- For learning kanji: “The Kodansha Kanji Learner’s Course” by Andrew Scott Conning gives you a good start, as it helps you master the most common 2,300 characters in a logical way. Likewise, “Remembering the Kanji 1” by James Heisig gives great tips for remembering stroke order and radical meanings.
- For general information on Japanese literature: True to its name, Giles Murray’s “Breaking into Japanese Literature” lets you get your feet wet in the classics without drowning you in a tsunami of classical Japanese. The book has parallel text, meaning it has English translations along with the original Japanese text.
2. Visit a website or blog for Japanese learners
Some of the websites I recommend include:
- TheJapanesePage: Not only is it helpful for brushing up on grammar and kanji, but it also has lots of fun videos.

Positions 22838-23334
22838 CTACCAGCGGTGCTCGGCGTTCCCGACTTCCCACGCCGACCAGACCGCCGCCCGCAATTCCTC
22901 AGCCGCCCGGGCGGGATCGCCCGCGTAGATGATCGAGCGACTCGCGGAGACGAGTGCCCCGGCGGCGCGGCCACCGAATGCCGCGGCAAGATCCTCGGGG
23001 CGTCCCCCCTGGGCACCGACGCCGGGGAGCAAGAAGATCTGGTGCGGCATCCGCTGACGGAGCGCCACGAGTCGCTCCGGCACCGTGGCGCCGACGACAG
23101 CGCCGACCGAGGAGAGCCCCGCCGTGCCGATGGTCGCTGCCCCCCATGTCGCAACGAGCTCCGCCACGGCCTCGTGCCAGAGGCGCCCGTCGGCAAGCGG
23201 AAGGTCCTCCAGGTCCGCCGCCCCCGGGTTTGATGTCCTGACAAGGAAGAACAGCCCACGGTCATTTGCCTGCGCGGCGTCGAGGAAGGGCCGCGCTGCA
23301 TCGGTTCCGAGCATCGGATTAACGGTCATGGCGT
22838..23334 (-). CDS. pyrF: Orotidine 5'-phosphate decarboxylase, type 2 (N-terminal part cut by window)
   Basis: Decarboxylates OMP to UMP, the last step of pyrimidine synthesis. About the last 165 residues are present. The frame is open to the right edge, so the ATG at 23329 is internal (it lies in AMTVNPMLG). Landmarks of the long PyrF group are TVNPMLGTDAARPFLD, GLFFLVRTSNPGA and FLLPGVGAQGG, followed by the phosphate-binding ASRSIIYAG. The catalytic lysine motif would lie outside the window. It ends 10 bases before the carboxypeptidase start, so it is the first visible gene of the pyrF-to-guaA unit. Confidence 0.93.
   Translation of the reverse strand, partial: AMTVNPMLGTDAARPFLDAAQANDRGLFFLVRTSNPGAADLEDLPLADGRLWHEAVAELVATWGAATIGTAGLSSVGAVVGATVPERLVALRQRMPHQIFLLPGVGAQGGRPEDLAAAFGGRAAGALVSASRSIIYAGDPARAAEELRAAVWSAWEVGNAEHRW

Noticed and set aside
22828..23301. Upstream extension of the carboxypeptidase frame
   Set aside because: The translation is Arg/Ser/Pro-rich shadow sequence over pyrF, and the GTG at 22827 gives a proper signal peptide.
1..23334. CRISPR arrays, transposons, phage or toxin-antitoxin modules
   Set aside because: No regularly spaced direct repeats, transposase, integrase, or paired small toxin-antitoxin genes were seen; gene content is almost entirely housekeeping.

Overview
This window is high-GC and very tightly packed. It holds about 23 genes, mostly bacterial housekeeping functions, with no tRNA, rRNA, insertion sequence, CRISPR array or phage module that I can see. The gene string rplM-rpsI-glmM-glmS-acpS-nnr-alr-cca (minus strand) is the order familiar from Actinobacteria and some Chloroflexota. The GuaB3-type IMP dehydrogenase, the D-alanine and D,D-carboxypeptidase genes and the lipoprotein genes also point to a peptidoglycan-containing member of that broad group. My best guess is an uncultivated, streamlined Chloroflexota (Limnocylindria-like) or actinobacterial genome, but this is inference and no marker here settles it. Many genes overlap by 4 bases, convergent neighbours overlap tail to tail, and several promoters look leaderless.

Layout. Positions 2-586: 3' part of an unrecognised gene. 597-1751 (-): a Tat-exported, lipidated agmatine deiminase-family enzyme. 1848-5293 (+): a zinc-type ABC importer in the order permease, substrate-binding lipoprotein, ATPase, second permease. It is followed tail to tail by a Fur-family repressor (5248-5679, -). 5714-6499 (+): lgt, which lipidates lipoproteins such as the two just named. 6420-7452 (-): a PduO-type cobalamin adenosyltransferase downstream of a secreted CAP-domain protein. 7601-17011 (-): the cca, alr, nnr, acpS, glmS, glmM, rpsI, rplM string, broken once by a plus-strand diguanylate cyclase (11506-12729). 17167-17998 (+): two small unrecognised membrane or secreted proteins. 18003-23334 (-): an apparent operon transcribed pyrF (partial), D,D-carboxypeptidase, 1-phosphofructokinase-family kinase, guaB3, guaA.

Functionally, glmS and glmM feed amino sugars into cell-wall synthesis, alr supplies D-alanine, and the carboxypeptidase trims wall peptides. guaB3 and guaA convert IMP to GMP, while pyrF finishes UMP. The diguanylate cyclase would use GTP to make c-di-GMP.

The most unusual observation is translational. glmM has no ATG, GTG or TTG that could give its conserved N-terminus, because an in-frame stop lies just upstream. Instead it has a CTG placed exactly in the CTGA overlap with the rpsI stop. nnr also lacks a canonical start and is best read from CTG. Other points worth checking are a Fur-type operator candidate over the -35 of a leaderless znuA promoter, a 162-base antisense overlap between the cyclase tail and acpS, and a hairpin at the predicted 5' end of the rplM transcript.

- JapanesePod101 by Innovative Language: This one emphasizes listening through video and audio lessons, has interactive learning features and caters to a wider range of skill levels. If reading that makes you think “Hm, I want to know more,” here’s a more thorough review of JapanesePod101.
If you want to see written Japanese in action on the World Wide Web, you can also visit blogs in Japanese that fit your interests.
3. Stay abreast of the news
Speaking of written Japanese in action, what better way to keep your Japanese reading skills sharp than flipping through a virtual newspaper?
If you think you’re up for reading real Japanese news, you can head over to places like Asahi Shinbun and The Huffington Post JP.
Want to talk about the latest Japan-related topics but aren’t sure if your skills are up to snuff? NHK’s News Web Easy features news tidbits that have furigana accompanying the kanji, pop-up Japanese definitions that show up when you hover your cursor over the underlined words and an audio version of the article read in a slower-than-normal speed.